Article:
Onirik : Some of your works are romantic comedies ( The famous heroine or The plumed bonnet »), melodramas ( the secret pearl or Tangled ). Is there a genre that you are particularly inspired by or that you have a predilection for ?

Mary Balogh : No. I aim for variety. I like a challenge. I wrote a number of serious, intense books before I decided to try my hand at farce in LADY WITH A BLACK UMBRELLA. I really enjoyed doing that though it was not easy. I think I have evolved as a writer to someone who wants the reader to enjoy the whole process of reading, not just the happy ending. I think my recent books are less dark (but I hope not less passionate) than the older ones. Romance readers read primarily for entertainment and relaxation, I think, and so I try now not to torture them too much in the course of a book.

Onirik : You seem to favour above all some periods of history : the Regency, more rarely Victorian Times or Georgian Times, do you think they are the richest to create a novel or will you refer to other times ? In the same way, you live in Canada… and the hero of « The last Waltz » is coming back from Canada. But you have never chosen this country as a setting. Will you in a future book ?

Mary Balogh : I feel most comfortable in Regency England and will probably stay there for the rest of my writing career. I feel something like nostalgia when I disappear into that period. I think I must have lived a former life there—and a happy one too. Canadian history during the Regency era is fascinating and very romantic too. It was the era of the great fur trading journeys inland by canoe to trade with the natives. I did write one book about a British nobleman who had been banished from home and went to Canada and joined one of the fur trading expeditions. His love interest was a half-breed girl (Metis), daughter of another trader and a native woman. I loved the book and both my editor and my agent agreed that it was quite up to the standard of my other books. However, both agreed that there was no market for it, that readers would not want to read about the interior of Canada in the early 1800s. Since I was first published in 1985, that is the only book of mine to have been rejected.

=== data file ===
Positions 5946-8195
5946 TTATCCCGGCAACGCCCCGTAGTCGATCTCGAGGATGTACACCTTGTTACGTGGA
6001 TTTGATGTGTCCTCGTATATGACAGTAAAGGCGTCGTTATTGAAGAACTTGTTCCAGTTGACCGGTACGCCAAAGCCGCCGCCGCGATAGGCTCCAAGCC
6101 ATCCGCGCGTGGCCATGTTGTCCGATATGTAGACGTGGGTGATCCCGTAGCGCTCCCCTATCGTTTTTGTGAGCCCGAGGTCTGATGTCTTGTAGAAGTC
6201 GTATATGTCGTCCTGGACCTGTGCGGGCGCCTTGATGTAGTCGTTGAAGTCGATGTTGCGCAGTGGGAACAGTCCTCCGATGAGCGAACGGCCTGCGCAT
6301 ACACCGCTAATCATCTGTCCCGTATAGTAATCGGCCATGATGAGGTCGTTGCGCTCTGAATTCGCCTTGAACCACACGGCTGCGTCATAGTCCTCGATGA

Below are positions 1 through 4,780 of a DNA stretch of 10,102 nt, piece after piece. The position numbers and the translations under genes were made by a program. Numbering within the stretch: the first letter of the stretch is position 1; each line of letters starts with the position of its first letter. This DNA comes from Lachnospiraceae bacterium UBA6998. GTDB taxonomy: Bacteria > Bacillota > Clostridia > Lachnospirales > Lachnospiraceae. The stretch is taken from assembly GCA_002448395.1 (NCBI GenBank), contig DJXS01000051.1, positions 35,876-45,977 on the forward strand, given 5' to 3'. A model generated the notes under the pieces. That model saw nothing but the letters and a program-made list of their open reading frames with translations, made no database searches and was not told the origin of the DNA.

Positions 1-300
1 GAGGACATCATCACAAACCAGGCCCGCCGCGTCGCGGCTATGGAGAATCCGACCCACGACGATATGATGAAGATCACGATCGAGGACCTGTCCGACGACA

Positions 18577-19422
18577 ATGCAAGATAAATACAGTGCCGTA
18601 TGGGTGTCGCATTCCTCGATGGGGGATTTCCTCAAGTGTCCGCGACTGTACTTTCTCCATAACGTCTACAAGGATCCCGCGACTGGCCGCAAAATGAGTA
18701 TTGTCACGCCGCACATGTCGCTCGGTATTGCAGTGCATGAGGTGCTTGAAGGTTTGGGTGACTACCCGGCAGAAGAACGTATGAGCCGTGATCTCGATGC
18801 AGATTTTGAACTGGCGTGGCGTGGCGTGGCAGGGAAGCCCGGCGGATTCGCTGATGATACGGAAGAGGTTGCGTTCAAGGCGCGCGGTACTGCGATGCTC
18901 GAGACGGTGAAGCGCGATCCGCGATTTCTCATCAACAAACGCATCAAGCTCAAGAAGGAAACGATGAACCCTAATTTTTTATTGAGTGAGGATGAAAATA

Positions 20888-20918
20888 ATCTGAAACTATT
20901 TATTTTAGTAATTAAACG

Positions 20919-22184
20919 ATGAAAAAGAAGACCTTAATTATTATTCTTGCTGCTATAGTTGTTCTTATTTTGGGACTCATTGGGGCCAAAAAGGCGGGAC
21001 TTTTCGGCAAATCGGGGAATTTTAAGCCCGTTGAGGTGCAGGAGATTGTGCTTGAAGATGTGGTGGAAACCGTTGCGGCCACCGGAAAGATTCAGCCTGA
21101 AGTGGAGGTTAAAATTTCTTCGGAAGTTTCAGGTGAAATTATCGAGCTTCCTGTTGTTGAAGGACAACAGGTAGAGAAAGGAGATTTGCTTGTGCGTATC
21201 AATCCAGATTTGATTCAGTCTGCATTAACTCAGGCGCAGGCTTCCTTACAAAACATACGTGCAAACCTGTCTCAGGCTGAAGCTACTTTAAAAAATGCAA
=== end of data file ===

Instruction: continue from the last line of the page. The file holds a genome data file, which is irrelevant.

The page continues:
Onirik : Your knowledge of these historical times is very precise and especially lively. Have you researched the historical background particularly accurately ?

Mary Balogh : Over the years I have read everything on the period I have been able to put my hands on. However, I did not plan anything out ahead of time. I never did a great body of research all at once. I think it helps that I grew up in Britain and am familiar with the setting and the speech. And I have read almost all the classics, including, of course, Jane Austen.

Onirik : The atmosphere in your Regency novels evokes Jane Austen’s books irresistibly. Is Jane Austen your main source of inspiration or are there other writers, even contemporary ?

Mary Balogh : My main source of inspiration originally was Gerogette Heyer. Her Regency romances are still unsurpassed, I think. As soon as I started to read her books I knew that that was just the type of book I wanted to write.

Onirik : I must thank you for urging me on to read in English ! Indeed very few of your books have been translated into French. Is there a reason for that ?

Mary Balogh : I suppose it is that not many publishers in France have bought my books ! It is hard to explain how some countries have bought almost all of them (Italy and Germany, for example) while others have not.

Onirik : You are planning a new series for 2008. Can you disclose a few secrets about it ? Do you have longer-term projects ?

Mary Balogh : I am writing a new quintet of books about the Huxtable family—three sisters, their brother, and a male second cousin. The basic premise is that Stephen Huxtable (the brother) unexpectedly inherits an earldom and all the property and wealth that go with it at the age of 17. He and his sisters move from the country to his new home and find there the cousin they have never met. Constantine is the eldest son of the late earl but could not inherit himself because his father did not marry his mother until two days after his birth. He was, therefore, legally illegitimate. The first three books will be about the sisters. Then will come Stephen, and finally the mysterious Constantine. The plan is to publish the first four books one after the other in successive months. And so, to give me time to write them all, they probably will not be out until the summer and autumn of 2009.